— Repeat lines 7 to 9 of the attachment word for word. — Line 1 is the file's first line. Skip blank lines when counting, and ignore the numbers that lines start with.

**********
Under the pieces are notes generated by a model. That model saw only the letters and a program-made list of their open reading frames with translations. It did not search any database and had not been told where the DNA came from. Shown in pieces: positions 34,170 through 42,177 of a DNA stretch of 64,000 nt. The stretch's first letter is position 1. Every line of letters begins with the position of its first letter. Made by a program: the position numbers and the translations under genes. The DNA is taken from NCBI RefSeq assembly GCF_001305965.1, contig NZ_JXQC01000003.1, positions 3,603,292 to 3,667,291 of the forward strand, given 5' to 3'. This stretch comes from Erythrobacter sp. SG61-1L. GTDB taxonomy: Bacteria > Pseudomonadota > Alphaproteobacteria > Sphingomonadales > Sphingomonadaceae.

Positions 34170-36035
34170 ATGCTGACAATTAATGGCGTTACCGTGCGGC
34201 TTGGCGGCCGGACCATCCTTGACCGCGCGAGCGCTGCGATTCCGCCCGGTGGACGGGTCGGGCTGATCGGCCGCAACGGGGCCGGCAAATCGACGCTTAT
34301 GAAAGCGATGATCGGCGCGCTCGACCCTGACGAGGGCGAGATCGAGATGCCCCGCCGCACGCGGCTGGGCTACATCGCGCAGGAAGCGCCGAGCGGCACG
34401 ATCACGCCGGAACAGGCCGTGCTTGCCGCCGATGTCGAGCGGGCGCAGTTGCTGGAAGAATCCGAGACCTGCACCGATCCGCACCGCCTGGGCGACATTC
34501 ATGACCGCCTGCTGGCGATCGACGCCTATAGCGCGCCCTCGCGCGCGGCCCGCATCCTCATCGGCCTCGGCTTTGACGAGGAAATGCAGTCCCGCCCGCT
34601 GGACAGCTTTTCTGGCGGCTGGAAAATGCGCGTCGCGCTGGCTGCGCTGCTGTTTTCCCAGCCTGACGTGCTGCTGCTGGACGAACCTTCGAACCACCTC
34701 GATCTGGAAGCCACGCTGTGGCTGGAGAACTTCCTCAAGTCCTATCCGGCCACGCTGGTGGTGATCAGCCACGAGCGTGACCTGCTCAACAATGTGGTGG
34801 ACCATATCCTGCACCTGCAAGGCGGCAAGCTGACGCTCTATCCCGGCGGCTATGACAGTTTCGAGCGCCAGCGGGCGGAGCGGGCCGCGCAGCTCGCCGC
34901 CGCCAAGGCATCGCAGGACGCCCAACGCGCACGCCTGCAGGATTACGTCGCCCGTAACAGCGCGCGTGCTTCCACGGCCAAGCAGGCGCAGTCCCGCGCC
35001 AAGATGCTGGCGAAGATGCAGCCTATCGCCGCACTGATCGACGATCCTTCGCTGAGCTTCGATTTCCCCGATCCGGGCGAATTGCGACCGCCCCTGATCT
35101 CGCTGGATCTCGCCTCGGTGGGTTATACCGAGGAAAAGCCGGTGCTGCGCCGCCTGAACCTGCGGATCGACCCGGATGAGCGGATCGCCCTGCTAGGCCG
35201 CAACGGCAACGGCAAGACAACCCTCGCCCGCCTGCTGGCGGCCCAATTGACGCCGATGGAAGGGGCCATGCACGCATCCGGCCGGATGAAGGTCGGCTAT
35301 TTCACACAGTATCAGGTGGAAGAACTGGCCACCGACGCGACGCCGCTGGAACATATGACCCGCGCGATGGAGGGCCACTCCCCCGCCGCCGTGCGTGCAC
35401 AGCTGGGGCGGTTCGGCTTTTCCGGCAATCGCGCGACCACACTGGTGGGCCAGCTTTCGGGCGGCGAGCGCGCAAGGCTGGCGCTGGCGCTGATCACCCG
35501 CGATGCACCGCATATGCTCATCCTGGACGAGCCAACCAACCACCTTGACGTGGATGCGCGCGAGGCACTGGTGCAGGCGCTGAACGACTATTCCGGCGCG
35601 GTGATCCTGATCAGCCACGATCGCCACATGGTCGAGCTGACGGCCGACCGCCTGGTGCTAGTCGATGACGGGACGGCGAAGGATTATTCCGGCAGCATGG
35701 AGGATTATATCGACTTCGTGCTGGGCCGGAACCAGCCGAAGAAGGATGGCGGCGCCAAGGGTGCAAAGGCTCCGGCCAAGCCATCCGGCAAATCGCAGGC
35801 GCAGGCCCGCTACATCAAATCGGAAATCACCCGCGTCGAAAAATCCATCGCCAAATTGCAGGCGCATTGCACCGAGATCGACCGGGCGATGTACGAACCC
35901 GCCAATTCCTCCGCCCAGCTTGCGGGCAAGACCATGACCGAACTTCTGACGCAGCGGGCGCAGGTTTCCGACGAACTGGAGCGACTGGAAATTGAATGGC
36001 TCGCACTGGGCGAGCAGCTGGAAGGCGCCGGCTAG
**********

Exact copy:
34501 ATGACCGCCTGCTGGCGATCGACGCCTATAGCGCGCCCTCGCGCGCGGCCCGCATCCTCATCGGCCTCGGCTTTGACGAGGAAATGCAGTCCCGCCCGCT
34601 GGACAGCTTTTCTGGCGGCTGGAAAATGCGCGTCGCGCTGGCTGCGCTGCTGTTTTCCCAGCCTGACGTGCTGCTGCTGGACGAACCTTCGAACCACCTC
34701 GATCTGGAAGCCACGCTGTGGCTGGAGAACTTCCTCAAGTCCTATCCGGCCACGCTGGTGGTGATCAGCCACGAGCGTGACCTGCTCAACAATGTGGTGG